Expanded Audits Of Wisconsin Voting Equipment Underway

Elections Commission Expands Audits Of Voting Equipment Due Election Security Concerns

Ballot being fed into voting machine
Michael Newman (CC-BY-NC-ND)

More communities are taking part in audits of voting equipment in Wisconsin this year. The Wisconsin Elections Commission is requiring audits of voting equipment in 5 percent of the state’s wards and at least one in every county.

Commission spokesman Reid Magney said audits were expanded due to concerns over election security.

“There are a number of national groups that have determined post-election audits are a best practice, that states should be verifying the results of elections before they’re certified,” said Magney. “Our commission has taken that to heart and used an existing audit that we already do to start meeting that best practice.”

Stay informed on the latest news

Sign up for WPR’s email newsletter.

This field is for validation purposes and should be left unchanged.

For the first time this year, the audits must be completed before the state certifies election results next month.

“Some clerks would do that as soon as they could before the results were certified,” said Magney. “Others may have taken longer.”

Karen McKim, coordinator of the citizen group Wisconsin Election Integrity, said she’s pleased the commission is requiring audits be finished before certifying results.

“It’s high time that Wisconsin election officials did that basic IT hygiene task before they declared the election results final,” she said.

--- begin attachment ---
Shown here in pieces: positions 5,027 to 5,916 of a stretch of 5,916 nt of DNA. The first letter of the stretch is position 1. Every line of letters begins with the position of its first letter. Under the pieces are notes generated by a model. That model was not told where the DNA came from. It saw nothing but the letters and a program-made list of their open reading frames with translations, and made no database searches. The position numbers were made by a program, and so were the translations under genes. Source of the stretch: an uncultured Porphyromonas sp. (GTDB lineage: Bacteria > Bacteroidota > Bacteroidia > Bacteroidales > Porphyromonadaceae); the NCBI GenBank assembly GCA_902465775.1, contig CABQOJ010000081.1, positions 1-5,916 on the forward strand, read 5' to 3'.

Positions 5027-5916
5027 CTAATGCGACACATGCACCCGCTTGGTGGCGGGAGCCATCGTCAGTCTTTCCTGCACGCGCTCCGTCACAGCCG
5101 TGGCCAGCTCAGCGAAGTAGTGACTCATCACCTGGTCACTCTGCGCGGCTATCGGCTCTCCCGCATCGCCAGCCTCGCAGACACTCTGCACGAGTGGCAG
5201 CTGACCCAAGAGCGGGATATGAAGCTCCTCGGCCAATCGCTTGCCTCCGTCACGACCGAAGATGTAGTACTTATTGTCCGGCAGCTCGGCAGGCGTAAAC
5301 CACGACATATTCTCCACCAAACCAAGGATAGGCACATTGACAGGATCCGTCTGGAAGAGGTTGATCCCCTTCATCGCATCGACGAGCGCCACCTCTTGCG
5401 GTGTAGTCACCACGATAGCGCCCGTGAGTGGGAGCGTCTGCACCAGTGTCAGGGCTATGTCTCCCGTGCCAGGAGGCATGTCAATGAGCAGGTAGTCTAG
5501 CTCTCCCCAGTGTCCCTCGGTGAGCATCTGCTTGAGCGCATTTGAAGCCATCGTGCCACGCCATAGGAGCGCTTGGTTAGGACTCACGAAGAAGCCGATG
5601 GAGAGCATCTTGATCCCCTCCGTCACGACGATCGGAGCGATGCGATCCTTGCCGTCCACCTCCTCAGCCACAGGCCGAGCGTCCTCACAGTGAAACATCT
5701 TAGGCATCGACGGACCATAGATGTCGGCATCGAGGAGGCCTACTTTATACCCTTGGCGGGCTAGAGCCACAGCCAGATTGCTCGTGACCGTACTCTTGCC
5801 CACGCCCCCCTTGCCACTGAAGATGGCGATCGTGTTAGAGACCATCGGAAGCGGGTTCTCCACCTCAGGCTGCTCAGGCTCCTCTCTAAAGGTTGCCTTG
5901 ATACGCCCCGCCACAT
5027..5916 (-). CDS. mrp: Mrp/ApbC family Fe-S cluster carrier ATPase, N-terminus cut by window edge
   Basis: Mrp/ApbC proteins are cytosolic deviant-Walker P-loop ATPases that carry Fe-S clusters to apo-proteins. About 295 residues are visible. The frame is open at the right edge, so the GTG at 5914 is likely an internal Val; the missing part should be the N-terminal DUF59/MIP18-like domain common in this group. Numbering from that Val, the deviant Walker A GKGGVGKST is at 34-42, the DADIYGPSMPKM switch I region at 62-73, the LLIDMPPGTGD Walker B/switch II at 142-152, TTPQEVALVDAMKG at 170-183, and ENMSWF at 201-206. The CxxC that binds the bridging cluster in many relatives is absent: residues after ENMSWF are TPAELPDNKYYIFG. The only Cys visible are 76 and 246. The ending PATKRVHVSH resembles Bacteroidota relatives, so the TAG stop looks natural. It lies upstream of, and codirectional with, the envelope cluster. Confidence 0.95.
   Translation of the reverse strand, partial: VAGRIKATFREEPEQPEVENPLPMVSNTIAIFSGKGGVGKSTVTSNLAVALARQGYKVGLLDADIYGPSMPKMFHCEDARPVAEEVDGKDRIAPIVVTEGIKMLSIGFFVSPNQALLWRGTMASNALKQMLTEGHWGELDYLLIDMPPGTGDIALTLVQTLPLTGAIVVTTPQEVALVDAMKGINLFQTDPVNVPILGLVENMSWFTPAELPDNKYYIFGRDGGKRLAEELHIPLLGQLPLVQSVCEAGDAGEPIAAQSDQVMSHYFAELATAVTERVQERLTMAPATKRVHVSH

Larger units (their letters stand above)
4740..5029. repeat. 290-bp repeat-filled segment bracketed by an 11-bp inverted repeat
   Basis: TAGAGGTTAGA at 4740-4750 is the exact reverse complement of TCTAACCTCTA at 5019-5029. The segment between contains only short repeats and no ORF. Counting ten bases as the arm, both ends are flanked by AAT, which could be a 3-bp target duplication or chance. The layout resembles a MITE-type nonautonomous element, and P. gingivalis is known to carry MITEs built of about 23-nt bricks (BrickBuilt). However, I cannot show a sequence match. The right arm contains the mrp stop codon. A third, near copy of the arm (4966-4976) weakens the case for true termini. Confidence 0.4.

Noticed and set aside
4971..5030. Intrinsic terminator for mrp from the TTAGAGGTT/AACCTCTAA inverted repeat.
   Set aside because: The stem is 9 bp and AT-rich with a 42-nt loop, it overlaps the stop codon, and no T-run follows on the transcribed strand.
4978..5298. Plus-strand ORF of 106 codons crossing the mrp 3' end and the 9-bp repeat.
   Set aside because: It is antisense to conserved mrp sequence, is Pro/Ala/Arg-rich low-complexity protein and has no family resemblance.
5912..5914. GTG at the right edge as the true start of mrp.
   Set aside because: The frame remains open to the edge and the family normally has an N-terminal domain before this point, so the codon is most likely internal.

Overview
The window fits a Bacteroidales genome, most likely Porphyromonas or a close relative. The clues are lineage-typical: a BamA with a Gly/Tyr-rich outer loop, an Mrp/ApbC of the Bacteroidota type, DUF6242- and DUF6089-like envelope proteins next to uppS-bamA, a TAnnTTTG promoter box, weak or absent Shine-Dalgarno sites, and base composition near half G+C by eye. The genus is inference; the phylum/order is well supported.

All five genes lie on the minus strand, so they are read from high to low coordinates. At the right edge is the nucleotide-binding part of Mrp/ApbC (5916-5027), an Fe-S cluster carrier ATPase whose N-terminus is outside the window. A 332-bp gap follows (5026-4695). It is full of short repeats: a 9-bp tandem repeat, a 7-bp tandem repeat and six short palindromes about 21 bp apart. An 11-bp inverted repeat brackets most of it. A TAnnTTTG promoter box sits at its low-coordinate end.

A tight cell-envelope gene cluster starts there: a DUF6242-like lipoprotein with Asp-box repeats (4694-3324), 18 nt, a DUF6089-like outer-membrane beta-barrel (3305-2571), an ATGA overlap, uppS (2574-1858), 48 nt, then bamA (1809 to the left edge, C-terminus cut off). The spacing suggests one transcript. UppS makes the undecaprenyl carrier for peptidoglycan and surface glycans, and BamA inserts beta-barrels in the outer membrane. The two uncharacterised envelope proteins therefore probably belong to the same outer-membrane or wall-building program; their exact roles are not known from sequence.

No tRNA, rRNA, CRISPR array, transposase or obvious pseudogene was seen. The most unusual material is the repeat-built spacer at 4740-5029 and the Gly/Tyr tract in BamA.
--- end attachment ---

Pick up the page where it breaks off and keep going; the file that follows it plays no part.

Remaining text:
The state has selected at random almost 200 wards across 177 communities to conduct hand counts of the ballots, including the city of Ashland. City Clerk Denise Oliphant said the audits should improve voter confidence.

“I think it’s a good way to reassure the public that our machines are working properly and their votes are being counted as they should be,” she said.

Since 2006, the commission has selected more than 100 wards to conduct audits of voting equipment

“The history of this has been that our audits have never discovered problems with voting equipment,” said Magney.

However, McKim pointed to errors with voting equipment that were uncovered in Taylor County in 2004 where ballots were omitted when people voted on the straight-party ticket.

“You don’t go around just trusting computers even if you believe they are managed well,” said McKim.

Magney said the state has a rigorous process for auditing election results, including review by municipal, county and state officials. County canvassing boards have also been encouraged to conduct voluntary post-election audits that would identify any human errors or problems with voting equipment.

The audits of voting equipment must be completed by Nov. 28. The state plans to certify election results on Dec. 3.